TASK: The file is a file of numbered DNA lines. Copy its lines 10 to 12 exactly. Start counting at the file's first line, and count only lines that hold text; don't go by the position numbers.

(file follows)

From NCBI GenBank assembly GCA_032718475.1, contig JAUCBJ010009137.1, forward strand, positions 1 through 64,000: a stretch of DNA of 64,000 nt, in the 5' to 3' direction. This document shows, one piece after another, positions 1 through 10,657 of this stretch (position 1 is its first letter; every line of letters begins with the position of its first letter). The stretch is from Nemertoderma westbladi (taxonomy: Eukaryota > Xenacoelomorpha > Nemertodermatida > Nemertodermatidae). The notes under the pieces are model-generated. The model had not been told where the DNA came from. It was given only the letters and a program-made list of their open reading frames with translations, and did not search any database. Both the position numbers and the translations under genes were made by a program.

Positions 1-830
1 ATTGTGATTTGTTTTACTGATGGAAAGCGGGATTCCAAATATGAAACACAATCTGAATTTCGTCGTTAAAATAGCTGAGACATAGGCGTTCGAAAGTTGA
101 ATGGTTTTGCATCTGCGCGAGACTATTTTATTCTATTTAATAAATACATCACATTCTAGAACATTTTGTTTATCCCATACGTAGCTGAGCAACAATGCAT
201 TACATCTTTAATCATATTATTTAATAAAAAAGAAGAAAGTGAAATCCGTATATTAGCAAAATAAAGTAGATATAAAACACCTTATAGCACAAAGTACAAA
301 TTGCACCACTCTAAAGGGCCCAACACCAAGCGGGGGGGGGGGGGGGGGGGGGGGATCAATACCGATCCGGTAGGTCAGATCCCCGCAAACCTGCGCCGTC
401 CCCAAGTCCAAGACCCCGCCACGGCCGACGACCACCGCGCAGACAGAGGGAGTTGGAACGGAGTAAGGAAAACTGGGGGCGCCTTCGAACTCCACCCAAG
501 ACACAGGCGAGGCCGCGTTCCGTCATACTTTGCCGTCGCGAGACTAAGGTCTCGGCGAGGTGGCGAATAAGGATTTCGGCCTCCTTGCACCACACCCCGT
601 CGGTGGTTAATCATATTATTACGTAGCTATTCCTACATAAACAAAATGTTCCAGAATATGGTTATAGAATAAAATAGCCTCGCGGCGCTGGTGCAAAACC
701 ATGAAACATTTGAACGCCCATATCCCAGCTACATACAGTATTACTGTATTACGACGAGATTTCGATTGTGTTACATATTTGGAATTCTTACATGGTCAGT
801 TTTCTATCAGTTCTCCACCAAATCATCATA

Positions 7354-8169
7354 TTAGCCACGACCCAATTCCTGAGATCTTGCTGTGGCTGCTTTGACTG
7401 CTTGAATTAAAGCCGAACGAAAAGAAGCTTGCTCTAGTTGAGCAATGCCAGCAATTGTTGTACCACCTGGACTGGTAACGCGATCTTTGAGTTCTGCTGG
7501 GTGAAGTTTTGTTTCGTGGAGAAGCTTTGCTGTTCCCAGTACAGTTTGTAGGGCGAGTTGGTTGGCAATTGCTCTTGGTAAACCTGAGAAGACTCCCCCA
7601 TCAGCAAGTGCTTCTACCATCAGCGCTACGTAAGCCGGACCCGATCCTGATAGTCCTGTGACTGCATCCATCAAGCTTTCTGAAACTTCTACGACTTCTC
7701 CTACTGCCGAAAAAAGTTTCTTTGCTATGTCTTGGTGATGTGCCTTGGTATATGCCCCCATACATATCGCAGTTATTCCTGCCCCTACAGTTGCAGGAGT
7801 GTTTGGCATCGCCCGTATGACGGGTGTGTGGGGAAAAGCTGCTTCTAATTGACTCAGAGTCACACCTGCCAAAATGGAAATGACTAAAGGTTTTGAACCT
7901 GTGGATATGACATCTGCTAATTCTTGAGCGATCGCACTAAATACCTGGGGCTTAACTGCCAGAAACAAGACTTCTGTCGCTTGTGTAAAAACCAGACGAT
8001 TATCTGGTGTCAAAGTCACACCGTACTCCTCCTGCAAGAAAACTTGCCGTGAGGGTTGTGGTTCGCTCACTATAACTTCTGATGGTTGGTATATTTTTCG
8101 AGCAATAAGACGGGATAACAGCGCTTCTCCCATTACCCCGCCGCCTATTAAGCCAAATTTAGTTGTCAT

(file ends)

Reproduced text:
701 ATGAAACATTTGAACGCCCATATCCCAGCTACATACAGTATTACTGTATTACGACGAGATTTCGATTGTGTTACATATTTGGAATTCTTACATGGTCAGT
801 TTTCTATCAGTTCTCCACCAAATCATCATA

Positions 7354-8169